Hawaiian tattoos and body art have a history of thousands of years and experienced a renewed popularity since the 90s, together with other tribal tattoo styles. They often include a unique blend of tribal designs and culturally significant images like pictures of spirit animals, tropical flowers, or Hawaiian Tiki gods.
There's more to Hawaii than flowers and leis, after all, the Hawaiian islands are part of a larger chain (the Polynesian Islands) which include other island cultures such as the Maori and the Samoan, tribal communities with a rich tattoo tradition.
All of these cultures were famous for their tattoo art. Modern tribal tattoos are based on the traditional tattoo art of the Polynesian islands, and Hawaiian tattoos represent both the popular culture of Hawaii and the older tribal traditions.
Hawaiian designs and styles – like Hawaiian shirts – have had their day and currently have a strong retro appeal. Hawaiian tattoos are also a manifestation of the resurgence of ‘Tiki’ culture, so popular in the 1950s and 60s.
Hawaiian Tribal Tattoos
Tattooing has been an important aspect of the Hawaiian culture for thousands of years. In Ancient Hawaiian, the art of tattooing is called ‘kakua’. Ancient Hawaiians used ash and soot to make the inks that decorated their entire bodies with the permanent artwork.
These traditional tattoos were used to mark individuals for a variety of purposes:
- Personal identification: unlike other Polynesian tattoo styles, Hawaiian tattoos are used for personal identification (instead of ceremonial purposes).
- Protection: tattoos were believed to act as a talisman.
- As a symbol of mourning for a loved one.
- Family heritage
- Significant life events: these tatoos often told stories about the life and deeds of the wearer
- Status as warrior
Hawaiian tribal tattoos feature geometric patterns and a variety of interlocking lines and shapes. The designs are general symmetric to represent balance and duality. Traditional tattoos were done only in black ink, but with the incorporation of modern techniques and styles, Hawaiian tattoos nowadays are found in vivid colors and can be personalized to include symbols important to the person getting the tattoo. Popular images include flower blossoms, nature landscapes, animal designs, and religious icons.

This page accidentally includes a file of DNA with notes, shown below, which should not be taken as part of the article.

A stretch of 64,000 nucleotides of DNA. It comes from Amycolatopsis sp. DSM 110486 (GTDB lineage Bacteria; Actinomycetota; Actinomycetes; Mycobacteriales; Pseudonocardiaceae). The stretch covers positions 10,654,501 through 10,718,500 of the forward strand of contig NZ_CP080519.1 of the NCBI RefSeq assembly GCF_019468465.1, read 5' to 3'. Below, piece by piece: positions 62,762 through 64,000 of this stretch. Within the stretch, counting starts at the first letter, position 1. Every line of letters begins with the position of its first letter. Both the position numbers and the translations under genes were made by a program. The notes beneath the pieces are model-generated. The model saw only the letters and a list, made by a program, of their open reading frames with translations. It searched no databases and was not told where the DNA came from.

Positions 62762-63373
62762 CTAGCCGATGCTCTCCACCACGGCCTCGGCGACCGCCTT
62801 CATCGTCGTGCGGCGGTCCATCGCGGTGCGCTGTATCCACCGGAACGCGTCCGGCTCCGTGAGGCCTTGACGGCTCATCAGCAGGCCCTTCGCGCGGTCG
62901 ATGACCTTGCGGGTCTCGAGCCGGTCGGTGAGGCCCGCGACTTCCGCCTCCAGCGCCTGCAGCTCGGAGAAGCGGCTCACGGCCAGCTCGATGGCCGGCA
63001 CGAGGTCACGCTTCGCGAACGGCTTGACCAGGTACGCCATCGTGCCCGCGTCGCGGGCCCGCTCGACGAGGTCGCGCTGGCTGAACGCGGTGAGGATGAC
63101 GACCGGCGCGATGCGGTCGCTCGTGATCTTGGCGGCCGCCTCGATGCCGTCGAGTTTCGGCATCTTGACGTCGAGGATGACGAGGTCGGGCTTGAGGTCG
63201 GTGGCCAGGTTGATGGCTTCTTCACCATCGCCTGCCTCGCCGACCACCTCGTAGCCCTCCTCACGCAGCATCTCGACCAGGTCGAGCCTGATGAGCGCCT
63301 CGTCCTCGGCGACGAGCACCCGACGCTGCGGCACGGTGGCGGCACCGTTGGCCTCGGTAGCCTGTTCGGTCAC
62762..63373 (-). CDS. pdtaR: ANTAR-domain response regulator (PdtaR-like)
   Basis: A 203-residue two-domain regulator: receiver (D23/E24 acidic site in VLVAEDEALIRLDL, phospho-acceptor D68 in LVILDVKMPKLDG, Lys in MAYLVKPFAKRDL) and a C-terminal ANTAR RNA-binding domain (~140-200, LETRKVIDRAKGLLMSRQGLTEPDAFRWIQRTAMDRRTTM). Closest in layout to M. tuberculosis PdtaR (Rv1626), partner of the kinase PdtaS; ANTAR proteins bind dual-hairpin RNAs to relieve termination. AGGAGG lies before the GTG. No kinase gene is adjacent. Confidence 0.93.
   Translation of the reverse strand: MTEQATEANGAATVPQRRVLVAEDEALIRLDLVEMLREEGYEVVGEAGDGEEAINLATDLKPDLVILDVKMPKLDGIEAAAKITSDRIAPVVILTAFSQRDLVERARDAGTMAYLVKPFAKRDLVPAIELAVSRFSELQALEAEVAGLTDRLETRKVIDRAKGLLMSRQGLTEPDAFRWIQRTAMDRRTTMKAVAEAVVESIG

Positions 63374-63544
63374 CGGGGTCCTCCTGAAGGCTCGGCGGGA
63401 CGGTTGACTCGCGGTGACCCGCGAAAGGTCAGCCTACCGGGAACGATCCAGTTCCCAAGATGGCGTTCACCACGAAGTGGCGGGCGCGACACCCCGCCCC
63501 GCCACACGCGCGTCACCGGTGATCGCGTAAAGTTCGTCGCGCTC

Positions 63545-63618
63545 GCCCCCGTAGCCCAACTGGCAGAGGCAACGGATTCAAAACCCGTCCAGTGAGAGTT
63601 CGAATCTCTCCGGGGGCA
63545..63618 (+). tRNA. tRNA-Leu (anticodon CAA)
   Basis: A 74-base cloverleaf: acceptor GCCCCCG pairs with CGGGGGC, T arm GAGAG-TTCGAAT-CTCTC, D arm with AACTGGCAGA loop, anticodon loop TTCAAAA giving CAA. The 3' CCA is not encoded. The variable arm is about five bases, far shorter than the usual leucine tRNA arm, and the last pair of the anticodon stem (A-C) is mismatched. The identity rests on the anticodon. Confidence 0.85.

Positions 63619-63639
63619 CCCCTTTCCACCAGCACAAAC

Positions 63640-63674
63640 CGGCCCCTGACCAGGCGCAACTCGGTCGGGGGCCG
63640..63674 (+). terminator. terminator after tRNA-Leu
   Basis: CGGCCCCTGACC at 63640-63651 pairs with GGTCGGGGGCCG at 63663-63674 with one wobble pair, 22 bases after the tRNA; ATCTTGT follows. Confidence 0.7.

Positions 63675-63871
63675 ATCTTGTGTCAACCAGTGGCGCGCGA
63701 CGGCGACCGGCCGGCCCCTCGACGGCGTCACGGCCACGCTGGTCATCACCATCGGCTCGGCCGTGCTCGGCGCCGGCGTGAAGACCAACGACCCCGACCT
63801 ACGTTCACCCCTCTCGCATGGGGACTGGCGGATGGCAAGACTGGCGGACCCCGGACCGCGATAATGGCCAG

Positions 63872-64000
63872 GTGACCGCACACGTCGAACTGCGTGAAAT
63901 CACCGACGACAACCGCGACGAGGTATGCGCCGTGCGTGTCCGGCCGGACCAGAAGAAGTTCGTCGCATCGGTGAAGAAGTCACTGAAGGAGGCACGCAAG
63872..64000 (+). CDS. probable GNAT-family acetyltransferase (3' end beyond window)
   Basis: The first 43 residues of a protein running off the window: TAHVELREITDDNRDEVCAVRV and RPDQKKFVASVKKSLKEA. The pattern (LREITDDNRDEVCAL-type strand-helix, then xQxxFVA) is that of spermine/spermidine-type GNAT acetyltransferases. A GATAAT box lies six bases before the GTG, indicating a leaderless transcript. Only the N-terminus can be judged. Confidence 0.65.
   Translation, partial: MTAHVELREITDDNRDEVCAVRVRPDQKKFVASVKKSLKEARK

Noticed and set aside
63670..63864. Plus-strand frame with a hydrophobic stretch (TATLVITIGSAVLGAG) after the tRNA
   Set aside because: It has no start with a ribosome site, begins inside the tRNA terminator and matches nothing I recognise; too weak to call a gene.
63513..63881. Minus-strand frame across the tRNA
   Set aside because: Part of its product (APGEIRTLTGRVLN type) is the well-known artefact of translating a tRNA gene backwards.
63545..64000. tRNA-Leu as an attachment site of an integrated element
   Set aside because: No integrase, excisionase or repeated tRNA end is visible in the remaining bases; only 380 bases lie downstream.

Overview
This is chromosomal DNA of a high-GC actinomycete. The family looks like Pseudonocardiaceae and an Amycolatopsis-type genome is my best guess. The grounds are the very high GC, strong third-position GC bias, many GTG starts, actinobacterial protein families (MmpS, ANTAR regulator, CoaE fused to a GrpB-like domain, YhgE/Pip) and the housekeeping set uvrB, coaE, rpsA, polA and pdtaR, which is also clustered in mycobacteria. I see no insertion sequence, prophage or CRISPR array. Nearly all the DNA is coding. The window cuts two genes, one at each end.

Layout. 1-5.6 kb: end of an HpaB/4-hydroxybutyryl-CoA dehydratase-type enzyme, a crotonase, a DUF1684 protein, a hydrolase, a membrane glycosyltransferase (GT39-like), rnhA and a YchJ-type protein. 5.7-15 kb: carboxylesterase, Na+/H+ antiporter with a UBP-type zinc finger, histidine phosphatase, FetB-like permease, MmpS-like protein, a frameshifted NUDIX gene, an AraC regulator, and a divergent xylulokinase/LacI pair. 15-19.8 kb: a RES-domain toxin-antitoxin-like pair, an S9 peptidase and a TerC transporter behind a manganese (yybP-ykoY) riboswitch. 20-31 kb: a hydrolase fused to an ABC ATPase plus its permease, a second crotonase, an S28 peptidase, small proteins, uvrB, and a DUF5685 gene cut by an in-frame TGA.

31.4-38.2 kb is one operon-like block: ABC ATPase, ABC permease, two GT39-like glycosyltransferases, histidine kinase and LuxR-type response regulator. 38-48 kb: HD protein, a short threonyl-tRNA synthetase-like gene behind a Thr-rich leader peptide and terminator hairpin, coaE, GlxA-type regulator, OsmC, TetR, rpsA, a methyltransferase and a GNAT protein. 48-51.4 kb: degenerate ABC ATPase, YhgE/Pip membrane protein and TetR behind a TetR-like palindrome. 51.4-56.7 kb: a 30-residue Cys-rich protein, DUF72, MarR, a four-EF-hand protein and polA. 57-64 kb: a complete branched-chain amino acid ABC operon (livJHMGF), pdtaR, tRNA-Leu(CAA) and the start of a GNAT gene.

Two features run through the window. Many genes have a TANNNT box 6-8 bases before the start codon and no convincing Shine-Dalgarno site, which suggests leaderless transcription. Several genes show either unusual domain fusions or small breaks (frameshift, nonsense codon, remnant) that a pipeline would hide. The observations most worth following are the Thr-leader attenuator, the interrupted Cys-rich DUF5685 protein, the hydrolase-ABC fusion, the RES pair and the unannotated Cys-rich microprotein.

Kukui Nuts, Used in Hawaiian Tattoo Ink
The Hawaiian tribal tattoos were mostly black. The tattoo ink was made of a mixture of kukui nuts and sugarcane juice.
Getting a tattoo in a tribal community was not a very pleasant occasion, modern tattoo equipment was not part of tribal life. Instead they used sharp and pointy parts of animals, like bird beaks and claws, that were connected to a branch and hit with a mallet.
The Hawaiian tattoo designs are larger compared to other Polynesian designs, and bolder as well. Typical Hawaiian tattoo designs include:
- Lizards: the Hawaiians had a great respect and fear for lizards.
- Sea turtles
- Tropical flowers
Typical spots for tribal Hawaiian tattoos:
- Male: the legs, arms, face and torso
- Female: the hands, wrist and tongue
In the beginning of the 19th century, when European settlers arrived in Hawaii, the art of the Hawaiian tattoo slowly vanished until its renaissance in the 20th century.
Hawaiian Flower Tattoos
Tattoos incorporating flower designs – as a lot of Hawaiian tattoos do – don’t appeal to everyone, though it should be noted that Hawaiian tattoos are not particularly feminine despite their floral components.
The most popular Hawaiian flower tattoo design is without any doubt the Hibiscus (the yellow variant of the Hibiscus flower is the state flower of Hawaii). Common Hibiscus colors are yellow, red, pink, white and purple.
Another popular Hawaiian tattoo design is the orchid tattoo, especially ghost orchid designs. Ghost orchids are very beautiful flowers and rather peculiar. Orchids are an endangered species, what makes the symbolic meaning of orchid tattoos something like "rare beauty".
Hawaiian Band Tattoos
Hawaiian arm tattoo
Hawaiian band tattoos are commonly found on the arm and the legs. Hawaiian arm tattoos are often a nod to the traditional Hawaiian tattoo style, though with a decidedly modern appearance.
Michael Malone, tattoo artist and one of the students of Sailor Jerry (see further), created the Hawaiian armband tattoo in the 70s. Although he based his designs on the traditional Hawaiian tattoo motifs, the armband itself is not traditional. The armband tattoo became popular amongst Hawaiian youth that wanted to express its heritage.
Famous Hawaiian Tattoo Artists
2 Names come to mind when thinking about Hawaiian tattoo artists:
- Keone Nunes: being a traditional tattoo artist, he uses traditional tattoo equipment like tattoo ink made from kukui nuts and a fine-tooth comb made from the tusk of a hippo.
- Aisea Toetuôu: originally from Tonga, moved to Hawaii.
Norman "Sailor Jerry" Collins is one of the most distinguished American tattoo artists. He lived in Honolulu, Hawaii, that's why I mention him here.
His tattoo designs are what we now call "old school", a style that is in vogue again nowadays. Mike Malone, the creator of the Hawaiian armband tattoo, took over Sailor Jerry's tattoo shop and tattoo flash in the 70s, after Sailor Jerry's dead.
More about Sailor Jerry...